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Triploblasty is a condition of the blastula in which there are three primary germ layers: the ectoderm, mesoderm, and endoderm. A fourth "layer" consists of the germ cells that are set aside in the embryo at the blastula stage, which are incorporated into the gonads during organogenesis. The germ layers form during gastrulation of the blastula. Additionally, the term may refer to any ovum in which the blastoderm splits into three layers.[1]

All "higher" and "intermediate" animals, from flatworms to humans, are triploblastic and belong to the Bilateria subregnum.

Simpler animals qualified as diploblastic, such as cnidaria (which includes jellyfish, corals and hydra), possess two germ layers. Even simpler animals, such as sponges, contain no true tissues. The body wall of sponges consists mainly of two layers, pinacoderm and choanoderm, and a non-cellular structure between these two layers called mesohyl.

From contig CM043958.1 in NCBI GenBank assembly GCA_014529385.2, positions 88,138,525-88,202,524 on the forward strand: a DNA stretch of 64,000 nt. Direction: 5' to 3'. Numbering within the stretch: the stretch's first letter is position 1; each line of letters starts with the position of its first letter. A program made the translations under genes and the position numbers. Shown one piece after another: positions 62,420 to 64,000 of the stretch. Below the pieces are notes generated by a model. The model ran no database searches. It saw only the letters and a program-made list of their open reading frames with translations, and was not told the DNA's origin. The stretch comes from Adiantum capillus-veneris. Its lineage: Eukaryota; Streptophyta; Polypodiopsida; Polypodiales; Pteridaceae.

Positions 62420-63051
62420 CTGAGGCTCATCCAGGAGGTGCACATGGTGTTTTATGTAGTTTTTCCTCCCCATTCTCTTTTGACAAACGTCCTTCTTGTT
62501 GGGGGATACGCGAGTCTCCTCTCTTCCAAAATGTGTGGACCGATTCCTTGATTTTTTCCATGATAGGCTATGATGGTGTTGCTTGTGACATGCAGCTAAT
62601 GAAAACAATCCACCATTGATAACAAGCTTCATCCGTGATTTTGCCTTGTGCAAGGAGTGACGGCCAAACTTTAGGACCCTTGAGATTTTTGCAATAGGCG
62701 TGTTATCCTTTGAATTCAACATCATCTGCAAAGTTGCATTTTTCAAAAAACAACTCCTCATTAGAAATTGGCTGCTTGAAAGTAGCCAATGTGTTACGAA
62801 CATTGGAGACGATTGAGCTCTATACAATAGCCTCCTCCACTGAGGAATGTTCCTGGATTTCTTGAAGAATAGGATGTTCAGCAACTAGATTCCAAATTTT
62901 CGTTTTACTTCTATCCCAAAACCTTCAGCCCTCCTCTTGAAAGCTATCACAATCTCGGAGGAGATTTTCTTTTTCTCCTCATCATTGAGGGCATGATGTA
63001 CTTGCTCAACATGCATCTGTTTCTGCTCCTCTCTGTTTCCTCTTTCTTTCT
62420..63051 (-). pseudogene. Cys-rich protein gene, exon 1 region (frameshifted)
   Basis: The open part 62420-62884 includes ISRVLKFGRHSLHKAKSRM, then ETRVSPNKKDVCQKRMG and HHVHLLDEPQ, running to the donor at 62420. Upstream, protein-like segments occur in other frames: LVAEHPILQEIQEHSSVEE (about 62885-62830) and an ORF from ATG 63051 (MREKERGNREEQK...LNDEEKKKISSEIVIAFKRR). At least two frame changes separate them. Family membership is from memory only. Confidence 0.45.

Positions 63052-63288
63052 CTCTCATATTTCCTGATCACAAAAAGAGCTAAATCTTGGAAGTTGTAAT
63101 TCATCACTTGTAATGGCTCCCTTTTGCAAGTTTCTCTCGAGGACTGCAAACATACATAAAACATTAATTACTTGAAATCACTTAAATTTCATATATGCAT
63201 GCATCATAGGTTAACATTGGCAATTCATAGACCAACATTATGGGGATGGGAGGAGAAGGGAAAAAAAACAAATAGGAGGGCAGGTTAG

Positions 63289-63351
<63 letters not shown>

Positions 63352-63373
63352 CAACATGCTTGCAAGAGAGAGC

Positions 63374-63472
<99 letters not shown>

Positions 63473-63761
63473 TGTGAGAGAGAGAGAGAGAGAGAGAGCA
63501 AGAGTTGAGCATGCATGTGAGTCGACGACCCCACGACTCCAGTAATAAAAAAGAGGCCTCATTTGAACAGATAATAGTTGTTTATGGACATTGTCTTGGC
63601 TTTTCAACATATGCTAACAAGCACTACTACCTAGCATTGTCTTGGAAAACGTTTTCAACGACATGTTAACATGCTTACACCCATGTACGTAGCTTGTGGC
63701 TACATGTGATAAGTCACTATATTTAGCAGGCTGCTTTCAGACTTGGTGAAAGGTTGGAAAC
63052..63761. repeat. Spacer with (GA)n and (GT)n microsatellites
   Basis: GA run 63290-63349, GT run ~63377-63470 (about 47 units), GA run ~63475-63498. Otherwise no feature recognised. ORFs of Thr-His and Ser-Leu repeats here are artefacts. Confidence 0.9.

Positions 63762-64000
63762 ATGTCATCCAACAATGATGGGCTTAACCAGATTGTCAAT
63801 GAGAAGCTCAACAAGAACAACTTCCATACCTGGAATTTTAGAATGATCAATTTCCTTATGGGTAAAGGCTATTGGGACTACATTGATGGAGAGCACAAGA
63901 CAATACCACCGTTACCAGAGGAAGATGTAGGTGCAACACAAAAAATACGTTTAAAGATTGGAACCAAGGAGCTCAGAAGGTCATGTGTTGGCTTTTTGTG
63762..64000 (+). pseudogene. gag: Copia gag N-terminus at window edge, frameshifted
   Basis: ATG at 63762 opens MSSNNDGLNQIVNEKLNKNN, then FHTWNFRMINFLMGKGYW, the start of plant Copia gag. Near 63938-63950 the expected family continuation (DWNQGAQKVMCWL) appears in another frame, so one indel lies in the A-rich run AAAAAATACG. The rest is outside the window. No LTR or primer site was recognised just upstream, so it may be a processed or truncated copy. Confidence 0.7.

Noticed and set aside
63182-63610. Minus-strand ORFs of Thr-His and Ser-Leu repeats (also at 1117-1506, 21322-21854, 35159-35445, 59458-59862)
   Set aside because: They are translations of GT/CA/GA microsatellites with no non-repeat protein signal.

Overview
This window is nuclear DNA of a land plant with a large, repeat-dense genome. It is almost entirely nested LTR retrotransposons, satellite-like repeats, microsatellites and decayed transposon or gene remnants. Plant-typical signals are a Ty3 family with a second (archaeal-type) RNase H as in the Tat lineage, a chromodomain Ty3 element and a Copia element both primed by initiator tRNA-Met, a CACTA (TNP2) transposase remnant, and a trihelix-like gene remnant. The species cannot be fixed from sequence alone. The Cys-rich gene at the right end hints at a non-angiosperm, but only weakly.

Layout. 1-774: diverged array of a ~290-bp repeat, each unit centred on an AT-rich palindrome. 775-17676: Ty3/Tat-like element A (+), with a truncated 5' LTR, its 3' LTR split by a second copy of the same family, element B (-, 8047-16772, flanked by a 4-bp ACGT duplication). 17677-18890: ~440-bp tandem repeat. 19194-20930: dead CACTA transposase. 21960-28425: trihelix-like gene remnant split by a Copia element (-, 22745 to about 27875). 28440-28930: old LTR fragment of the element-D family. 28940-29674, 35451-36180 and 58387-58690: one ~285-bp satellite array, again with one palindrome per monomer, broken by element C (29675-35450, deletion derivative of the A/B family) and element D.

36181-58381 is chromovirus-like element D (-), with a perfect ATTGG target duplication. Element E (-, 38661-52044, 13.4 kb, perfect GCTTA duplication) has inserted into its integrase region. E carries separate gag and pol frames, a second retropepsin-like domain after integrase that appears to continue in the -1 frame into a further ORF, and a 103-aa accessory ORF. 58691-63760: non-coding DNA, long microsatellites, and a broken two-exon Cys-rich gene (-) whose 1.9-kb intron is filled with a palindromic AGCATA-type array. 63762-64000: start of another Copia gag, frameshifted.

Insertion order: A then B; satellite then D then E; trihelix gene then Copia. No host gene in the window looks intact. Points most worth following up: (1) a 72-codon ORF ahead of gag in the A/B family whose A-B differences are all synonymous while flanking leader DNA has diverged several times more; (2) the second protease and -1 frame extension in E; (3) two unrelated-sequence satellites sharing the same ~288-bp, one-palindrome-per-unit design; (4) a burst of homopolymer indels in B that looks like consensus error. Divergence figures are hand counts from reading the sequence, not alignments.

Triploblasts emerged within the Diploblasts.

See alsoEdit


  1. ^ Ravichandra (Jan 1, 2008). Plant Nematology. I. K. International Pvt Ltd. p. 29. ISBN 9788189866617.